Disaster preparedness is one of the most important aspects of a biobank. Biotechnology products are usually valuable and irreplaceable, which means that ensuring their safekeeping is of tantamount importance. While there’s no way to be completely certain that a disaster will never occur, a biobank can prepare by storing all records in disaster-proof locations — ideally, off-site.
Biobanking in South Africa: unique challenges and prospects
Hospitals are already doing this.
In 2012, Johns Hopkins Hospital created a Disaster Plan to account for such disasters as natural disasters and security breaches. The hospital designated a team of disaster responders and was prepared to handle any crises that struck in the middle of the night- even if it meant maintaining contact with responders through electronic devices when phone lines went down.
Even domestic biobanks need to be prepared for potential disasters.
South Africa’s an interesting place to do research — it’s got one of the highest disease burdens in the world, including HIV, TB, and metabolic syndrome. But it’s also got one of the most unstable energy grids in the world. The government’s working on new systems for renewable energy, but in the meantime, disease researchers have to deal with periodic (and growing) rolling blackouts.
Why consider biobanking for your samples?
Biobanking is a service that allows laboratories to store biological samples so that they can be accessed later for future experiments. With a well-developed biobanking system, your business might soon enjoy the following benefits:
What are biobanks?
Biobanks are storage facilities with completely automated processes. That means your lab will get access to all the tools it needs for sample management in one place — from sample collection to long-term storage.
1. Completely controlled
As a researcher, too much of my focus is on DNA sequencing rather than the downstream analysis and applications. I don’t have time to spend hours creating and training a machine learning model to predict induced pluripotent stem cells, which are particularly difficult to make at scale.
2. Freeing up space
PatientsBank has collected my samples and data, and they use their powerful platform to build these models for me.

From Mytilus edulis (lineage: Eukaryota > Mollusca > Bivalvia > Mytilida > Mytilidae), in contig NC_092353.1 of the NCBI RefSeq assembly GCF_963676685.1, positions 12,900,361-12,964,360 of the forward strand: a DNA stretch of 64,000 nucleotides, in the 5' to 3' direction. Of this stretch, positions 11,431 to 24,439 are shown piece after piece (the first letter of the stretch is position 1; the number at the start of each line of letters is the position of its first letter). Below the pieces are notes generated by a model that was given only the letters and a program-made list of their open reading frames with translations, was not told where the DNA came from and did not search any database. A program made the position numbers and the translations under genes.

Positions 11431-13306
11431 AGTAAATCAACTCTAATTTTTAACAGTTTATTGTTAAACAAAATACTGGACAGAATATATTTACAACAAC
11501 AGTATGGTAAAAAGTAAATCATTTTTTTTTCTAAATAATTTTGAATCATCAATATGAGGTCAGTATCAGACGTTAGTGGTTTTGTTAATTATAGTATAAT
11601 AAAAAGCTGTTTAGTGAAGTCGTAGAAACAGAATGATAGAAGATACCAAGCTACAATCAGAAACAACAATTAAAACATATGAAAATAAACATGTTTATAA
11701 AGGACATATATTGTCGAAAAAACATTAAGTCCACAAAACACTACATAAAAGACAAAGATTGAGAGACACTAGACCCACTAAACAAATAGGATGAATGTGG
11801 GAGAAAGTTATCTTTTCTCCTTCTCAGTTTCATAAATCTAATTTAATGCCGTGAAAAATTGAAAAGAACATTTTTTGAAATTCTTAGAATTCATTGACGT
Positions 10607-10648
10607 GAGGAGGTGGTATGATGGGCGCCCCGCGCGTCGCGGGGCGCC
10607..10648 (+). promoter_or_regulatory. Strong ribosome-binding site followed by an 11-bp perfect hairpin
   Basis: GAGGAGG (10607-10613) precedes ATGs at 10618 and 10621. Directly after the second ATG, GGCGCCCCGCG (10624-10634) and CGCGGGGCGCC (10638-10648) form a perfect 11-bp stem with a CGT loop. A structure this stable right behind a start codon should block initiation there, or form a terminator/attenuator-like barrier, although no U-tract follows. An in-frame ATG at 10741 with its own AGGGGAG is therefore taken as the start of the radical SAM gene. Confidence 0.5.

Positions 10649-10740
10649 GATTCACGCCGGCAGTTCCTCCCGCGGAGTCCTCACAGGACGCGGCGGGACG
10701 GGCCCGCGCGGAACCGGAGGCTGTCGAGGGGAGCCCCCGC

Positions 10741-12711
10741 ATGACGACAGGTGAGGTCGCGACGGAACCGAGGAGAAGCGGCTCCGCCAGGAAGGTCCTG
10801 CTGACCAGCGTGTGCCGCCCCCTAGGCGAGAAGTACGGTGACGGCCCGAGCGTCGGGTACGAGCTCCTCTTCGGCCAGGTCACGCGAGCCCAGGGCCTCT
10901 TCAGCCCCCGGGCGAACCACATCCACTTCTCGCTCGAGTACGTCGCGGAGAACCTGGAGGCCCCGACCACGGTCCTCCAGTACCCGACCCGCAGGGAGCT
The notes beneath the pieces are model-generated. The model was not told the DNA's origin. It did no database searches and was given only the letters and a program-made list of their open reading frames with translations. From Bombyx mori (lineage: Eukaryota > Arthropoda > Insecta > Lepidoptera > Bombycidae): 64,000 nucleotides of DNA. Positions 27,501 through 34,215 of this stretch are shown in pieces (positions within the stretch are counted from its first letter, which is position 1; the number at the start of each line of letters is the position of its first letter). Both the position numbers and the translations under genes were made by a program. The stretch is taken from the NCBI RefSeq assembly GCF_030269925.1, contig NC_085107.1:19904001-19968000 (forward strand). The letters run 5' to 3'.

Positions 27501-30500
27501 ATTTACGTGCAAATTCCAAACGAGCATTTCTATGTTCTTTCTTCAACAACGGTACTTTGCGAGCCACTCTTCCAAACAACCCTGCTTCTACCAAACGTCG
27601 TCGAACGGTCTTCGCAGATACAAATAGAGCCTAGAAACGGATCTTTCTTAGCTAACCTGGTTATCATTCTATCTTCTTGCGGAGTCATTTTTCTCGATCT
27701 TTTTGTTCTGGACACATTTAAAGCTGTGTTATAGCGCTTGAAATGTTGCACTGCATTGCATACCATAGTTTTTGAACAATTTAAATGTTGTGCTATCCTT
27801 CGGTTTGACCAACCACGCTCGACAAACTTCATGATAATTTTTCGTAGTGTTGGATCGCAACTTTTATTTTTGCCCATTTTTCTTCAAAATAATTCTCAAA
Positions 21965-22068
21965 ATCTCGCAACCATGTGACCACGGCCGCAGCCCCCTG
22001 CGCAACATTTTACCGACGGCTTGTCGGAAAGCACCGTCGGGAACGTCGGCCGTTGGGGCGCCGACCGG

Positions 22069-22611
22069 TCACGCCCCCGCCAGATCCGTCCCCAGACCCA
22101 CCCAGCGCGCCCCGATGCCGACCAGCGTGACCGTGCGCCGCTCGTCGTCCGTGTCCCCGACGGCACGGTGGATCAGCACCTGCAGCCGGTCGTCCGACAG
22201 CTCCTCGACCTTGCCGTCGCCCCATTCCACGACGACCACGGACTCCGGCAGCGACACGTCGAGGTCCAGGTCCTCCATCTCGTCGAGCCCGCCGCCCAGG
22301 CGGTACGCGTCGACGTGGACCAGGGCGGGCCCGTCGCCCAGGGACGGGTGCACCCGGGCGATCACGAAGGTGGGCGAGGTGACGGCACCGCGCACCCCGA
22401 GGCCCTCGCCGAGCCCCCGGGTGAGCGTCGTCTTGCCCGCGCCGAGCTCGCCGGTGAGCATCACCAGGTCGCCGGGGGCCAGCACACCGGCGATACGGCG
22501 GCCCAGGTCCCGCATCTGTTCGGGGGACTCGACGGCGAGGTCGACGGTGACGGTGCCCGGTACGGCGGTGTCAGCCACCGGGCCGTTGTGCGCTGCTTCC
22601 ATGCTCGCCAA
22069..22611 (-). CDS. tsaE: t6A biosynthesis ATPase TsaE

Biobanks are a perfect fit for universities, hospitals or other institutions looking to save time and money. As samples are being prepared, trained staff can be focused on other tasks — freeing up extra time for these institutions to invest into new research projects. Biobanks make it easier for new research questions to be answered by providing access to existing samples that can be used as the foundation for future research.
4. Peace Of Mind
While the benefits listed above are compelling, there is little that compares with the peace of mind that biobanking can provide. With biobanks, you can protect your samples while they’re being used by researchers, to ensure that your hard work isn’t lost but rather preserved in a pristine state. You can also avoid the risk associated with storing or preserving your samples yourself and have access to expert advice and oversight as required.
For research facilities and medical labs, the pressure to store samples for extended periods of time can be immense. With LabSPACE South Africa, lab managers have a way of outsourcing their sample storage needs — with a solution that’s not just cost-effective and efficient, but also safe and secure.
Biobanking with LabSPACE AFRICA
Long-term storage is tricky — it demands a combination of a clean, safe facility and the appropriate equipment. Luckily, your solution is right here, with Beyond Wireless. Our cutting-edge lab maintains an ideal temperature and humidity to protect your samples because we know that every storage environment is different. With our cloud-based LIMS, you’re always in control.
When you are ready for long-term peace of mind regarding your sample storage needs, please contact us for a tailor-made storage plan, managed by our expertly trained team.
We look forward to protecting your future!